Roman Polanski’s Repulsion (1965) has been the subject of much critical analysis in an effort to ferret out exactly what the hell is wrong with the film’s main character. When we first meet Carol (played by a 21 year old Catherine Deneuve) at her manicurist job in an upscale London salon, she appears to be daydreaming while attending to a client. Even after being snapped to attention by a coworker, she drifts about mindlessly in a disassociated state. Later approached by Colin (John Fraser) in a pub where she stares dispassionately at her food, Carol acts so uninterested we are not sure if he is some random suitor trying to talk her up or if they actually know each other.
Suffice to say, Carol is more than a bit “off.” She shares a flat with her older sister, Helene (Yvonne Furneaux), whose married lover, Michael (Ian Hendry), is a frequent presence. His toiletries obtrusively left in the shared bathroom and the sound of the couple’s lovemaking exemplify the felt “repulsion” of masculine intrusion into our fragile leading lady’s existence. When the sister leaves for holiday in Italy, Polanski’s film kicks into full gear as Carol is abandoned to the mercy of her obsessive fears that surface in mind-bending, psychotic ways. These dreamlike disturbances include walls that crack open, an unsettling imaginary rape and a gauntlet of groping hands that creepily protrude in the hallway.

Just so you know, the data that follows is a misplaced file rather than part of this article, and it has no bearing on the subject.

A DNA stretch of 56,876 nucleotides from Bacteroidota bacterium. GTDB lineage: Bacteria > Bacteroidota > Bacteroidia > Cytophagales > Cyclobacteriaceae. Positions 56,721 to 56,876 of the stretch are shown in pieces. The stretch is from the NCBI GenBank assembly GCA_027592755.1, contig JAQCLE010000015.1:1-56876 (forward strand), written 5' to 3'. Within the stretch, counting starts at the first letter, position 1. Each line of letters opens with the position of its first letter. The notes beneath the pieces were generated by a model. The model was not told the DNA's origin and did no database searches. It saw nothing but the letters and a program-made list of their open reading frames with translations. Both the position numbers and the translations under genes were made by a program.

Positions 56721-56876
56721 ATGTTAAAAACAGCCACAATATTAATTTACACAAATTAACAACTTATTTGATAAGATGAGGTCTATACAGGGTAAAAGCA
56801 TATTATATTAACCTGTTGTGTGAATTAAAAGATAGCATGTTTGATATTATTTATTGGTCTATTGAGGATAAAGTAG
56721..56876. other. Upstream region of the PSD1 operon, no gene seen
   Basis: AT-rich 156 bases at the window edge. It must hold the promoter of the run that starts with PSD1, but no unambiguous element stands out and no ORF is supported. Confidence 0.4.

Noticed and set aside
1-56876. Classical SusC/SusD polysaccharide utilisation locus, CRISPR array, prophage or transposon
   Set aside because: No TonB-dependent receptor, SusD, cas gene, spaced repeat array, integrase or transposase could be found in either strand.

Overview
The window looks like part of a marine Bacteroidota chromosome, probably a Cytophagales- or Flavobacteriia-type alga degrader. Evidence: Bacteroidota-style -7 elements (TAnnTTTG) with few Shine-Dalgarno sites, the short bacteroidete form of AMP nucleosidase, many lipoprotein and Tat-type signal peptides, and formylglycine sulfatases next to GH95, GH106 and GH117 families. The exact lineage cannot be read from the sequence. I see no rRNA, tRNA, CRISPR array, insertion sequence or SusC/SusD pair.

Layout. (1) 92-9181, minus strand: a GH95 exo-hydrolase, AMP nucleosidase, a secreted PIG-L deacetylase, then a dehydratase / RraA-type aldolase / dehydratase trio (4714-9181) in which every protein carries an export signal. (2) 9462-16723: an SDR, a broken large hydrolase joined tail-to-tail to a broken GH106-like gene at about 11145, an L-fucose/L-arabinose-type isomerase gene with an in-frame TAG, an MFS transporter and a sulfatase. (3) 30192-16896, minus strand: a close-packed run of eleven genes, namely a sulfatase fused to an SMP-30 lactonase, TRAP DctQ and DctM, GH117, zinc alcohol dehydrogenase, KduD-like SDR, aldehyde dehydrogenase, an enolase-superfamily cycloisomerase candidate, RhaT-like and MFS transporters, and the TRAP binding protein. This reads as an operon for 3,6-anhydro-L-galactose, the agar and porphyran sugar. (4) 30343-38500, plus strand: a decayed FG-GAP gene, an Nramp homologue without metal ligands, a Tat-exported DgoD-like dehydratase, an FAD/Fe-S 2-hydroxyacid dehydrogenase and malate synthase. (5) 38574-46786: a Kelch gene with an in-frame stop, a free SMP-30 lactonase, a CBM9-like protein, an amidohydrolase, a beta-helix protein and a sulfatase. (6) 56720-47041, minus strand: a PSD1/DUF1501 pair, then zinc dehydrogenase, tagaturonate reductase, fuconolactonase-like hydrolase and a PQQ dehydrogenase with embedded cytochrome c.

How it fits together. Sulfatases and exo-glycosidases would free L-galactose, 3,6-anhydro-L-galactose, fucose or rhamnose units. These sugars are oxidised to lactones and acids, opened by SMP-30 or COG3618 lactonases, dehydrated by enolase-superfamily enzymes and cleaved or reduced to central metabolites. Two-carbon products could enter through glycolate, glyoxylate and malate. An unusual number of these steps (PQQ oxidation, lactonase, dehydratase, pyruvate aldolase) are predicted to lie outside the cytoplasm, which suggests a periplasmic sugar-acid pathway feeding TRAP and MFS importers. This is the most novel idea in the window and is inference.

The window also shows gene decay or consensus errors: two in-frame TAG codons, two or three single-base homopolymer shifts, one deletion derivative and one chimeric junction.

And this is where Repulsion will sink or swim as the film has minimal or arguably any plot and intentionally lacks narrative cohesion. I managed to miss this early entry in Polanski’s career (his second film and first in English) before this viewing, and to my tastes it does not fit snuggly with notable titles such as Rosemary’s Baby (1968), Chinatown (1974) or the Pianist (2002) that have more plot driven focus. The director’s work has always been tense and concerned with darker areas of the human psyche, and there is an undeniable edginess that pervades Carol’s descent into madness. Yet it is a struggle to sympathize with her plight, as we purposely know so little about her. The only consolation towards her past is a reoccurring family photo that hints at her being out of synch even in her youth as she stares distracted away from the camera.